In April, the Law School hosted the official delegation of the Court of Justice of the European Union (CJEU) for a three-day visit. Thirteen members of the EU’s highest court met with faculty, students, the Michigan Supreme Court, and judges from the U.S. Court of Appeals for the Sixth Circuit and the U.S. District Court for the Eastern District of Michigan.
The historic visit was part of exchanges between the CJEU and the U.S. Supreme Court that recently have become known as the Luxembourg Forum. Daniel Halberstam, director of the Law School’s European Legal Studies program and a founding member of the forum’s academic steering committee, has facilitated the meetings on both sides of the Atlantic since their inception nearly two decades ago, and led the effort to bring the CJEU to Ann Arbor.
Michigan was a natural destination given the Law School’s strong tradition of comparative and international law scholarship, including EU law. “But the real draw for the European court was far broader,” says Halberstam, who is the associate dean for faculty and research and the Eric Stein Collegiate Professor of Law. “We engaged our entire academic community, as well as state and federal judges, many of whom do not usually grapple with comparative or international questions.”
Several members of the CJEU, including its president, Koen Lenaerts, had visited campus previously. In addition, many Michigan Law students have worked at the CJEU, with several graduates serving as permanent law clerks. Sinisa Rodin, LLM ’12, currently a judge on the CJEU, joined the delegation in Ann Arbor.
Students interacted with the judges at a panel on judicial appointments featuring the Hon. Ray Kethledge, ’93, of the U.S. Court of Appeals for the Sixth Circuit, Michigan Supreme Court Justice Bridget Mary McCormack (who formerly served on the Michigan Law faculty), and the Hon. Camelia Toader of the CJEU.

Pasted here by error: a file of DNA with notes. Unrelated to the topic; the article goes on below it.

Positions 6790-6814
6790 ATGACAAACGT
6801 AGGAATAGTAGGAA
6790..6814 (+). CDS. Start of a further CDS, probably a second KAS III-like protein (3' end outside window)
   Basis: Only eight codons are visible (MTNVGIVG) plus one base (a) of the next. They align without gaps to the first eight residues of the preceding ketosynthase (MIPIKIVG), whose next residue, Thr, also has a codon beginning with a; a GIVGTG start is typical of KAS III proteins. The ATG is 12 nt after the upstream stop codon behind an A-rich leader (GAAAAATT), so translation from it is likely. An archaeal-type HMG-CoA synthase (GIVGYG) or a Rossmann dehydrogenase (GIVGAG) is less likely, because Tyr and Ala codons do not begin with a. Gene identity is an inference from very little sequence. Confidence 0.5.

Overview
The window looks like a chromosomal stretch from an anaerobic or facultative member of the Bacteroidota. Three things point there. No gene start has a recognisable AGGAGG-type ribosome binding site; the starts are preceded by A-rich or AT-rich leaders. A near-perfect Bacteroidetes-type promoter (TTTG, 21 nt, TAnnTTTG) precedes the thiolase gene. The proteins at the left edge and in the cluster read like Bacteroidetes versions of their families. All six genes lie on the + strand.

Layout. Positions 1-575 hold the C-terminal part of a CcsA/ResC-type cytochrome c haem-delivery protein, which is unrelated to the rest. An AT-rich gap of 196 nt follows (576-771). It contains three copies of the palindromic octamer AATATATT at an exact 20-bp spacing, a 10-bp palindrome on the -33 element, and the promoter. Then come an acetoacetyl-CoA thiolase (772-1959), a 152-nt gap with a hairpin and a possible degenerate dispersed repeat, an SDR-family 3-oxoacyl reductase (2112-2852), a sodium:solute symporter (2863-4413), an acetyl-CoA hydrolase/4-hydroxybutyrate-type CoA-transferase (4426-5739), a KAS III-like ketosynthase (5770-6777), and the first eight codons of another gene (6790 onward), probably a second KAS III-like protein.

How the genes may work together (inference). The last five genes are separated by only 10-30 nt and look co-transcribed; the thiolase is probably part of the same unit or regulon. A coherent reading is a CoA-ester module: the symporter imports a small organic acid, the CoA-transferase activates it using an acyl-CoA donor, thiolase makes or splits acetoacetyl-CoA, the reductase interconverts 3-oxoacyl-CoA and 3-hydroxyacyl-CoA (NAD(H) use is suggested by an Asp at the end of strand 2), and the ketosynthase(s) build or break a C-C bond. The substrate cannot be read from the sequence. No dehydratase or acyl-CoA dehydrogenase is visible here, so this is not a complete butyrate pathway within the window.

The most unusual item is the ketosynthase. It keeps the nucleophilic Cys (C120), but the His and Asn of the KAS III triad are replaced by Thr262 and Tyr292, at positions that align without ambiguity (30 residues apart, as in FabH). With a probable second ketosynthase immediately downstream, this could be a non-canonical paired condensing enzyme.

During the visit, more than half of the Michigan Law faculty engaged with the judges in intensive seminars on substantive issues held under Chatham House Rule, which kept the details private and the dialogue authentic. “Working through difficult cases on equal protection, extraterritorial jurisdiction, the right to travel, and statutory construction with this group was revealing for those who had never considered foreign approaches, and deepened understanding for those with a comparative background,” says Halberstam. Catharine A. MacKinnon, the Elizabeth A. Long Professor of Law, says, “It was a rare privilege to interact with these members of the Court off the record, up close, and personally. The meetings were enlightening, engaging, and productive; the social events were both substantive and inspiring.”
The visit also featured keynote addresses by Lenaerts and Michigan Law faculty James C. Hathaway and Bill Miller. (Hathaway is the James E. and Sarah A. Degan Professor of Law and director of the Program in Refugee and Asylum Law; Miller is the Thomas G. Long Professor of Law.) Virginia Stein, the widow of Eric Stein, who pioneered the study of EU law at Michigan in the 1950s, provided an impromptu and heartfelt welcome at the opening dinner, which included U-M President Mark Schlissel and members of the U-M Board of Regents. The delegation further enjoyed a performance by faculty and alumni of U-M’s School of Music, Theater, and Dance; an architectural tour of Detroit led by faculty from U-M’s Taubman College of Architecture and Urban Planning; and a panel about Detroit’s bankruptcy held at the Detroit Institute of Arts, which included Michigan Law faculty, the Hon. Gerald Rosen (the principal mediator), and the Hon. Steven Rhodes, ’73 (the presiding bankruptcy judge). After leaving Ann Arbor, the Luxembourg Forum moved to Washington, D.C., where the European delegation met for substantive talks with judges of the U.S. Court of Appeals for the D.C. Circuit and, separately, with the justices of the U.S. Supreme Court.